US auto manufacturer General Motors has posted a loss of $US30.9 billion on Thursday for 2008 and said its auditors were likely to cast doubt on its viability as it seeks an expanded federal bailout to stay afloat.
GM burned through $US5 billion in the fourth quarter and ended the year reliant on the first $US4 billion in loans from the US Treasury.
Quarterly revenue plunged by more than a third to $US30.8 billion.
The company, which asked for up to $US30 billion of US government aid, also warned that its pension plans were underfunded by about $US12.4 billion as of the end of 2008.
GM's loss for 2008 was the deepest among Detroit-based automakers as industry-wide auto sales dropped to 16-year lows. Ford lost $US14.6 billion while Chrysler lost $US8 billion.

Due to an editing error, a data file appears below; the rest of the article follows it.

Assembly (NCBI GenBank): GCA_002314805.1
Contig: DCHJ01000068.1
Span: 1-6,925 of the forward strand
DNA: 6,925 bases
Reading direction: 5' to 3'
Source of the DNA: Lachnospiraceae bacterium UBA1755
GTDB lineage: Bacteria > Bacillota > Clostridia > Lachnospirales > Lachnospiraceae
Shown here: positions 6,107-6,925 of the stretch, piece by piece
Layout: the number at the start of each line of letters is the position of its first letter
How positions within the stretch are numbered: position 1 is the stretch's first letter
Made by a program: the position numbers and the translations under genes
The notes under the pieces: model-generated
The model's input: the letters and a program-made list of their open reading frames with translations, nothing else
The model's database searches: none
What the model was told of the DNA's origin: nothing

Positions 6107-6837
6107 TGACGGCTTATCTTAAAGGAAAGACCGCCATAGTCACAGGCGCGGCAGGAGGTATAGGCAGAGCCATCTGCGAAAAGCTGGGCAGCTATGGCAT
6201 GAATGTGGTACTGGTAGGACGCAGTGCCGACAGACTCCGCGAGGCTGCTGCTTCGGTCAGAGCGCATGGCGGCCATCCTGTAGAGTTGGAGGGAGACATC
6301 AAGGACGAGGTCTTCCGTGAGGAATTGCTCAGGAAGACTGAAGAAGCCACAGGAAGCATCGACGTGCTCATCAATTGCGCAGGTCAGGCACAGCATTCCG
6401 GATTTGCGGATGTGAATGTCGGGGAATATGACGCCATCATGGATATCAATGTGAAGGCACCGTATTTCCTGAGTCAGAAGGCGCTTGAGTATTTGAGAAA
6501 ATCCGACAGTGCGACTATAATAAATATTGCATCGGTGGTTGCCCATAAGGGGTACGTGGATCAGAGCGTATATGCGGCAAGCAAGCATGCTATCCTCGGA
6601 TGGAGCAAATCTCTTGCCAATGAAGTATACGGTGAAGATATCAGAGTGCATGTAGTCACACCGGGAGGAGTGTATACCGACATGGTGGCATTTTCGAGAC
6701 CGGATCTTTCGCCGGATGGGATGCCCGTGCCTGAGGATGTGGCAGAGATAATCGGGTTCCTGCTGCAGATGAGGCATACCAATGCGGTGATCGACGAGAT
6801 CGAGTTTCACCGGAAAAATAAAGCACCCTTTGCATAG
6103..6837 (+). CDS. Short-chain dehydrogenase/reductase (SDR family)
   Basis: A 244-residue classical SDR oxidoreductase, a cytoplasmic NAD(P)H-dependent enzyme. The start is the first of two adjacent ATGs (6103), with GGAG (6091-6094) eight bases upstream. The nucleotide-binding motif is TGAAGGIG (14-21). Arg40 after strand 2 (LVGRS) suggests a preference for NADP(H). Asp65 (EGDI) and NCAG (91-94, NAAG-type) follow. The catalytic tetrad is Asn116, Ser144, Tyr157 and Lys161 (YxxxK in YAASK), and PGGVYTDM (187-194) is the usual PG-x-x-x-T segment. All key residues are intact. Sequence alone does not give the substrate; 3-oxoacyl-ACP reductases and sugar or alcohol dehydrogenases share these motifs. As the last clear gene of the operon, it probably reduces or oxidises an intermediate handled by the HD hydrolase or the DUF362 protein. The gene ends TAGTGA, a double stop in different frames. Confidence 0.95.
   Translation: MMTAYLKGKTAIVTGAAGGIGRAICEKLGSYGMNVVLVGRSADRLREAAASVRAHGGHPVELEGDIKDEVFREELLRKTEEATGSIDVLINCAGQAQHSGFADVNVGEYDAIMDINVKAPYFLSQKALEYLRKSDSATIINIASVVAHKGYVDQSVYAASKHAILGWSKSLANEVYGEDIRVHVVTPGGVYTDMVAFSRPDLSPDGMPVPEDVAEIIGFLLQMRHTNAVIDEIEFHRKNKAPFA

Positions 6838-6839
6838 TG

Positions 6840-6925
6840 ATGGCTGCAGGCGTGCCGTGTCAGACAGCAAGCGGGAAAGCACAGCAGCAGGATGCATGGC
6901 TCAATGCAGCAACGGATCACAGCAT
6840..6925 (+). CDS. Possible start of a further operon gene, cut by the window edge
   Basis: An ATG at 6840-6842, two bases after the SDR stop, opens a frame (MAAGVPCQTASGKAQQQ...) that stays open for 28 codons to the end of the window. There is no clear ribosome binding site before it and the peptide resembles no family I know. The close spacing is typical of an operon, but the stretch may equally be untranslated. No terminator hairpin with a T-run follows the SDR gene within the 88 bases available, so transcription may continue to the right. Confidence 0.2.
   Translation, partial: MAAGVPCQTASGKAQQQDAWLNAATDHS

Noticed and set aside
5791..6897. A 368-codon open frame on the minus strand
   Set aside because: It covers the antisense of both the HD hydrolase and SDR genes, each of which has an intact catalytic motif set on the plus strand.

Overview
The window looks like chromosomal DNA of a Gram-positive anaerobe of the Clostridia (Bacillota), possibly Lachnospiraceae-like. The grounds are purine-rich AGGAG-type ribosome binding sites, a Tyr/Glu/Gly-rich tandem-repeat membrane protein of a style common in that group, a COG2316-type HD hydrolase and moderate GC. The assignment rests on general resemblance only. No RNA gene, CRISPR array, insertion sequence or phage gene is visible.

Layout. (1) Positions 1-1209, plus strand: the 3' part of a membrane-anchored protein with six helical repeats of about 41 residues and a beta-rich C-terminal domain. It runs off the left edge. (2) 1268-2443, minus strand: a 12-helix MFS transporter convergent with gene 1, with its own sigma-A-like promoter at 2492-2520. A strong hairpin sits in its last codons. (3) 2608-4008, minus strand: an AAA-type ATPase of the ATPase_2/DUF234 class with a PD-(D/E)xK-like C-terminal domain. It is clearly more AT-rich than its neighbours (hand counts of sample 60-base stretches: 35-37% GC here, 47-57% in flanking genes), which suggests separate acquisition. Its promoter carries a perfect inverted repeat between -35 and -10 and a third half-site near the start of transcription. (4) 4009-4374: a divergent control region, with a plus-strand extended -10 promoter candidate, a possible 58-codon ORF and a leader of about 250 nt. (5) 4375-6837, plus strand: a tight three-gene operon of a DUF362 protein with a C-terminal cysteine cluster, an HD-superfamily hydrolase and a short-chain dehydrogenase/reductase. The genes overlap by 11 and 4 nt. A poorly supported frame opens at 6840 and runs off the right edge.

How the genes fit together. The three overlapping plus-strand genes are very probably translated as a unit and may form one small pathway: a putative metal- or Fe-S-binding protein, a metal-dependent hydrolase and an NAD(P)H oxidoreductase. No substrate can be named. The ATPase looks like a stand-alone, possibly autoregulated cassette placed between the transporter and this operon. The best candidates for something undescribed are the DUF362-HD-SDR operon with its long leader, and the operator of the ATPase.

The grim results came as GM chief executive Rick Wagoner and other executives met with members of the autos task force headed by US Treasury Secretary Timothy Geithner and White House economic adviser Larry Summers.
"They are in fact-gathering mode right now, and so we are here in order to respond to their questions," GM Chief Financial Officer Ray Young told reporters on a conference call from Washington ahead of the meeting.
GM said it could receive a "going concern" notice from auditors when it files its annual report for 2008 with US
securities regulators by the middle of March.
The automaker has received $US9.4 billion from the government this quarter and has said it needs additional funding as soon as next month to avoid bankruptcy.